5th November: Guy Fawkes Night


Crispijn van de Passe’s engraving of eight of the thirteen Gunpowder Plot conspirators

Remember, remember the fifth of November

Gunpowder, treason and plot

I see no reason why gunpowder treason

Should ever be forgot

A popular rhyme English children learn whilst growing up and is recited every year on Guy Fawkes Night (Also known as Bonfire Night and/or Fireworks Night)

Guy Fawkes Night is a celebration for the thwarting of a terrorist plot against King James I. On 5th November 1605 Guy Fawkes was arrested after being found with thirty-six barrels filled with gun powder underneath the House of Lords. He was tortured, signed a confession and sentenced to death.


Painting by Henry Perrinet Briggs (1823) depicting the capture of Guy Fawkes.

However, Guy Fawkes wasn’t acting alone. There were several other conspirators involved in the Gunpowder Plot. Led by Robert Catesby, the other co-conspirators were John Wright, Thomas Wintour, Thomas Percy, Robert Keyes, Thomas Bates, Robert Wintour, Christopher Wright, John Grant, Ambrose Rookwood, Sir Everard Digby and Francis Tresham. Guy Fawkes was given charge of the explosives because he had many years experience fighting against the Dutch during the Dutch Revolt (1568-1648).

The reason for the plot was simply that the conspirators were catholic and wanted to be free from persecution under the protestant King James I. They had survived the reign of Elizabeth I and had hoped that James I would be more tolerant towards them. He obviously was not. Some of the plotters were killed trying to escape London, the rest were rounded up, sentenced and then hung, drawn and quartered, which really isn’t a pleasant way to die. Bearing in mind this in front of a jeering crowd, you would have been hung by the neck to the point of death, then taken down and sliced open. Your innards would be cut out while you are still alive, shown to the crowd, burned and then your body would be hacked into quarters and sent to the four corners of England as a message to any other potential traitors to the crown.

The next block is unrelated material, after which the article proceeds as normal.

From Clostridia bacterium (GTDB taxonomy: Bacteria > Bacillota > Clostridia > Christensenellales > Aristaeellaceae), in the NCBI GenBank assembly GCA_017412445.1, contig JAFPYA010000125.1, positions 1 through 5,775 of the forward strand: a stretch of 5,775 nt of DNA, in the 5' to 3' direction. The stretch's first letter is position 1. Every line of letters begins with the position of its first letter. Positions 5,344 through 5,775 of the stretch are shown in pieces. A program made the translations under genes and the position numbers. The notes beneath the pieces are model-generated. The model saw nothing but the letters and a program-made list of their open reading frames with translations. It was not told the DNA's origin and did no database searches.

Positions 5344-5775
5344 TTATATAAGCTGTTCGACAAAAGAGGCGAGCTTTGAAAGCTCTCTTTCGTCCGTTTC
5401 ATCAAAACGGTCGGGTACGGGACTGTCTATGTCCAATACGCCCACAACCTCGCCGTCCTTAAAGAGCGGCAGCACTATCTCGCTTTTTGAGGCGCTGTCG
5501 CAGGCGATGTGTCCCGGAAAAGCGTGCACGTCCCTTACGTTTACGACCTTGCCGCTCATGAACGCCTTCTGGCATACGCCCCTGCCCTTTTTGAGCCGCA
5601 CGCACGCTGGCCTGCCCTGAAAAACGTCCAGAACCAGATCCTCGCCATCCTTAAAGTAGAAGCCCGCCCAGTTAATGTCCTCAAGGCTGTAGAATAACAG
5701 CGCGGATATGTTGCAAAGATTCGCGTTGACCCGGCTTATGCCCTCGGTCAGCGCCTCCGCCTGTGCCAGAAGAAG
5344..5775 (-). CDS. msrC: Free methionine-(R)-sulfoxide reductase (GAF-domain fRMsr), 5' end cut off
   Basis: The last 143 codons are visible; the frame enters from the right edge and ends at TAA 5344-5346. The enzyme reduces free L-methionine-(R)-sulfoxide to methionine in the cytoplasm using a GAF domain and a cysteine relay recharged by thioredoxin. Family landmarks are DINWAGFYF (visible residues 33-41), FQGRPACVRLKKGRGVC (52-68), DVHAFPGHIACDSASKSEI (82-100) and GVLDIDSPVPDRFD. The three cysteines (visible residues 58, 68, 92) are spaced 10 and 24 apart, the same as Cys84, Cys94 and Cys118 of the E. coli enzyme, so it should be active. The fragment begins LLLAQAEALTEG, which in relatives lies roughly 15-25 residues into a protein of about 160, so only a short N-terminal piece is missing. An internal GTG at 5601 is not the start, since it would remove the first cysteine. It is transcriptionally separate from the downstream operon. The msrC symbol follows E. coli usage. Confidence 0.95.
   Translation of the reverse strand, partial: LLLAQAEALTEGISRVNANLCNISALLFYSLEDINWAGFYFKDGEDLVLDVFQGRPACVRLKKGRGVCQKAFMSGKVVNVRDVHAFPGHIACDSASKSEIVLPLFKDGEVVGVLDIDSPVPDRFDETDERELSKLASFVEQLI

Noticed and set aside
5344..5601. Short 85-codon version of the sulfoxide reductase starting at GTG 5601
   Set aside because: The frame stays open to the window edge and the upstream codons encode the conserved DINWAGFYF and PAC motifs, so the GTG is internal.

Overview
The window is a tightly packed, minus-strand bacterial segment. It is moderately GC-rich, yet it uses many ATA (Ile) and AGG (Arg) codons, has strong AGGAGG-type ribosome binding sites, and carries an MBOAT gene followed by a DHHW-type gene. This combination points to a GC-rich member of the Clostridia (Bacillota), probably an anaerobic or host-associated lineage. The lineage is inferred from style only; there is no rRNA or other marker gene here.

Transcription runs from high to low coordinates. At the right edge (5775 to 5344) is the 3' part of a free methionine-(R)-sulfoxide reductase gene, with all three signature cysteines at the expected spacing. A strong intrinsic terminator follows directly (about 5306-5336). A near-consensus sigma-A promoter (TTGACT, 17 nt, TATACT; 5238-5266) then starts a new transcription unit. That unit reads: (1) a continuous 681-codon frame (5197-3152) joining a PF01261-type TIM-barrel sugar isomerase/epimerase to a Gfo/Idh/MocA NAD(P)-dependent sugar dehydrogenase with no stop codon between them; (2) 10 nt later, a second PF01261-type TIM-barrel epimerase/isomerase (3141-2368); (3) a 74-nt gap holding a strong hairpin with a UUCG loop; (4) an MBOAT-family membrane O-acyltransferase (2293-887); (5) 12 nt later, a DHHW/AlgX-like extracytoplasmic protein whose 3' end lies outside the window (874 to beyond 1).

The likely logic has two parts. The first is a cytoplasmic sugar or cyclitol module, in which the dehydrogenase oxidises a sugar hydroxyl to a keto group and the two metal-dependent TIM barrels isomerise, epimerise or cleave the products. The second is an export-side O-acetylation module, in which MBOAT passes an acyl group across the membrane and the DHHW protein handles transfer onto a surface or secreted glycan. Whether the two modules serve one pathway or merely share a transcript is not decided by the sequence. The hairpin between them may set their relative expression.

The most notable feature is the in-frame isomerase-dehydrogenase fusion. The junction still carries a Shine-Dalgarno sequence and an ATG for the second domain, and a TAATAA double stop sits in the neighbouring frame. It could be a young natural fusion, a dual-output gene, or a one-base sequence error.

Portrait of King James I by John de Critz (c.1606)

In 2005, Richard Hammond hosted The Gunpowder Plot: Exploding the Legend for ITV which recreated the old Houses of Parliament (the current one was finished in 1859) to see how much destruction the gunpowder would have caused had the plot been successful. The results surprised even gunpowder experts and the documentary is well worth watching.

On January 1606 the signing of the Observance of the 5th November 1605 Act meant that a day of public thanksgiving would be held every year as a reminder of the failed plot. Growing up I remember making an effigy of Guy Fawkes and, with my sister, would cart him around the neighbouring streets asking people for a “Penny for the Guy”. As night fell my father would light a bonfire in the garden and throw the guy on it. This would be followed by a feast of hot soups, jacket potatoes and an assortment of sugary treats, and  concluding with a firework display carefully orchestrated by my dad.


The burning of the Guy.

Apparently this custom was taken to North America but died out during the time of the American Revolution. Sadly, I was unable to continue the traditional practices of Guy Fawkes Night whilst living in Canada because where I lived, we were not allowed to have bonfires in our gardens and fireworks are only sold at certain times of the year, and are only allowed to be let off within those times of the year.

I still ensure that I chant the rhyme at least once on that day though. It was and still is part of my heritage after all and I don’t want to lose it.

Remember, remember the fifth of November

Gunpowder, treason and plot

I see no reason why gunpowder treason

Should ever be forgot


2 responses to “5th November: Guy Fawkes Night

  1. Pingback: Gunpowder, Treason and Plot | carlcymru·

  2. Pingback: November 5 1605 King James learns of gunpowder plot (Guy Fawkes) | Craig Hill·

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